Paul Douglas On Weather
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Sunny, Cool Friday

After we saw a bit more snow across southern Minnesota on Thursday, Friday features high pressure across the region with mainly sunny skies. Temperatures will start off the day in the low single digits, climbing into the mid-teens for highs. However, with that northwest wind up to 10 mph, it'll still feel only like the single digits in the afternoon hours.

Single digits and teens for highs will be common on Friday statewide as we see another day far below average under sunny skies.


Weekend Weather Outlook

All in all - it's looking like a fairly nice weekend across the Twin Cities. We are expecting mainly sunny skies both days with highs climbing into the 30s. The main downside to Saturday will be the winds - gusting up to 25 mph causing it to feel more like the 20s instead of the 30s during the afternoon.


Warmer Weather Continues Into Next Week

We're going to be fairly quiet as we head into the first part of next week as well in the metro (with maybe some shots of snow in northern Minnesota) with an extended stretch of 30s in the forecast through the middle of the week. It appears we could see the chance of precipitation increase late next week here in the metro - it's more than several days out, so things can definitely change.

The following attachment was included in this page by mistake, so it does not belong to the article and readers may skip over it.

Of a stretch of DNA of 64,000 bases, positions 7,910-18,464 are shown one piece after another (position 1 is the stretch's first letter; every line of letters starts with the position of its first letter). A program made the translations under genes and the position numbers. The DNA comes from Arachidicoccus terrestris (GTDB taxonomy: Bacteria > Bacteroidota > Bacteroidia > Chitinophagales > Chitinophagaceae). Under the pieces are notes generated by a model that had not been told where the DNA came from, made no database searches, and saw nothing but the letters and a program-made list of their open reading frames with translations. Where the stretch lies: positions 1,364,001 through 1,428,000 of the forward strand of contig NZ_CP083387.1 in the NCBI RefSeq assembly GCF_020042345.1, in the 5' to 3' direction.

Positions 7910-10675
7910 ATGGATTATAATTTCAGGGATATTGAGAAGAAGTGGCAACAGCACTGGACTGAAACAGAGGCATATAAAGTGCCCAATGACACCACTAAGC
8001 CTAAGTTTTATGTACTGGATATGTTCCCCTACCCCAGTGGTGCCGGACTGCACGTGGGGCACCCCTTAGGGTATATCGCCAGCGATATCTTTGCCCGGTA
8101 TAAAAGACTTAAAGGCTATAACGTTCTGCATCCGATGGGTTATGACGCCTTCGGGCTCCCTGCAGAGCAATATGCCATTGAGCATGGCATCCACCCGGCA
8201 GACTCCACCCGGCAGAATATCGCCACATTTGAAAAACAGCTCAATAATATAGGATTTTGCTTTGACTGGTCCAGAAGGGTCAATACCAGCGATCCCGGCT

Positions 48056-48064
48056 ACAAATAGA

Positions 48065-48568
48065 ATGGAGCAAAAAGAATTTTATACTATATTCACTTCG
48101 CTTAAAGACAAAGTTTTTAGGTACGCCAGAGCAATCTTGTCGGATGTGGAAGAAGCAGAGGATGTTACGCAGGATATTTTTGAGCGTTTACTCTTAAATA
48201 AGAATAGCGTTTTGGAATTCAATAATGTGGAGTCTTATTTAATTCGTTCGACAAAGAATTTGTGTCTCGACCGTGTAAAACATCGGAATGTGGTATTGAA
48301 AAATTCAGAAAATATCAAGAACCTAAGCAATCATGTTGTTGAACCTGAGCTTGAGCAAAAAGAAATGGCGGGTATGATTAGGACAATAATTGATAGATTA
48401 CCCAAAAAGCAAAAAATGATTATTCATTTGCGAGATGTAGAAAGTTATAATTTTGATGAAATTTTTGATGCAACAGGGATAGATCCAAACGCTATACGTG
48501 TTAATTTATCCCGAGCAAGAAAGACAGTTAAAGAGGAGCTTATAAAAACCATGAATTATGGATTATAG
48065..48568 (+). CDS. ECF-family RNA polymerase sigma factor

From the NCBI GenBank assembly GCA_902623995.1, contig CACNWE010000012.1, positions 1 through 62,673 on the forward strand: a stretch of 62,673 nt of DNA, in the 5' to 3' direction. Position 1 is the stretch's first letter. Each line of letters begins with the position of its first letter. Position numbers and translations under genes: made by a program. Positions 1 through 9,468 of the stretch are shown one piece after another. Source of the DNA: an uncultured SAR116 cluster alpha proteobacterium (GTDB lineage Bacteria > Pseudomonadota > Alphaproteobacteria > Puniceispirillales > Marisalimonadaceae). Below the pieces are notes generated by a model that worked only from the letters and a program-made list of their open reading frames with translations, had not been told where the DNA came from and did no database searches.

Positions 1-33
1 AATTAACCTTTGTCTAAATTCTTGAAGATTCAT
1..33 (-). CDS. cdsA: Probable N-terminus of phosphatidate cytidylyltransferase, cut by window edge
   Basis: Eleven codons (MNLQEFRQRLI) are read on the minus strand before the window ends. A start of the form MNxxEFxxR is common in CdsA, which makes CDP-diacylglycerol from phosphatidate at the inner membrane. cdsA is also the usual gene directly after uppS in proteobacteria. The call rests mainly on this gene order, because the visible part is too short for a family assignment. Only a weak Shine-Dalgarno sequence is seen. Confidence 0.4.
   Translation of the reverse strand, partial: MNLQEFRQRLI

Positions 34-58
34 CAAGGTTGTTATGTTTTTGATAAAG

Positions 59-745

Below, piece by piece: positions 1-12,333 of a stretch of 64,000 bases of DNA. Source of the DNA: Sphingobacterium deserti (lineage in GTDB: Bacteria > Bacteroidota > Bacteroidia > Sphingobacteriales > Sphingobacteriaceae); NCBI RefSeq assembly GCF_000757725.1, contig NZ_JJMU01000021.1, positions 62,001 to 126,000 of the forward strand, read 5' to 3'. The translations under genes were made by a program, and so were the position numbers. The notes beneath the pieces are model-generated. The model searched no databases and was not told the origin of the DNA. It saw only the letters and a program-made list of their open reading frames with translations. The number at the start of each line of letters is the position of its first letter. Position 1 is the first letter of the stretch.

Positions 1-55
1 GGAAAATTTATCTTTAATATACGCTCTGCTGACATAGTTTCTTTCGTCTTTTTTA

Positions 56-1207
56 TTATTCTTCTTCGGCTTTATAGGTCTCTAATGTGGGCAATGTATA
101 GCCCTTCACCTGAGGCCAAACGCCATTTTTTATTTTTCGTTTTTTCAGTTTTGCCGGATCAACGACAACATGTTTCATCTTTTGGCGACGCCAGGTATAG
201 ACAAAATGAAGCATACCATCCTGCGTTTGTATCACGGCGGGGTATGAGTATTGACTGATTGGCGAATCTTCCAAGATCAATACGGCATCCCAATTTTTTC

Extended Thaw of 30s and 40s Coming
By Paul Douglas

Here in the Land of Low Weather Expectations we never take spring for granted. My neighborhood resembles the opening credits of "Fargo - a glistening frozen wasteland of white. The fact that 6 weeks from now buds will sprout, flowers will bloom and lawns will turn green and lush is a miracle that never fails to amaze.

Spring is nowhere in sight, but I do see 30s and a few 40s - 50F not out of the question next Friday.

Big Breaking News: I don't see any subzero low temperatures, at least for the metro. We are turning a corner. Weather models show a more moderate, westerly wind flow returning the next 2-3 weeks. Gut call: March will probably wind up milder than normal, after colder than average temperatures in January and February. No big storms are brewing, but watch for slushy possibilities a week from Saturday.

Winter has been windier than average with consistent cold since Christmas, but few record lows. Statistically we are due for a break, and it's almost here. Hurry up spring. We're ready.